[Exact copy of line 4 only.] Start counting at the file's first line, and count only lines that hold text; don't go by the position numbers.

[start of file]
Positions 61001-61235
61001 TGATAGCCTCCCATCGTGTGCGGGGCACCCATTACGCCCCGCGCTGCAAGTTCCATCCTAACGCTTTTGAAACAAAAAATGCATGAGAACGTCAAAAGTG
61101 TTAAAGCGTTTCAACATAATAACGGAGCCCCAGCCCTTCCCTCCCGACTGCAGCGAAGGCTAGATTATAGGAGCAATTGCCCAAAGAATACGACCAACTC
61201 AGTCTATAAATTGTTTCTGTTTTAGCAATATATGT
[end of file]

61201 AGTCTATAAATTGTTTCTGTTTTAGCAATATATGT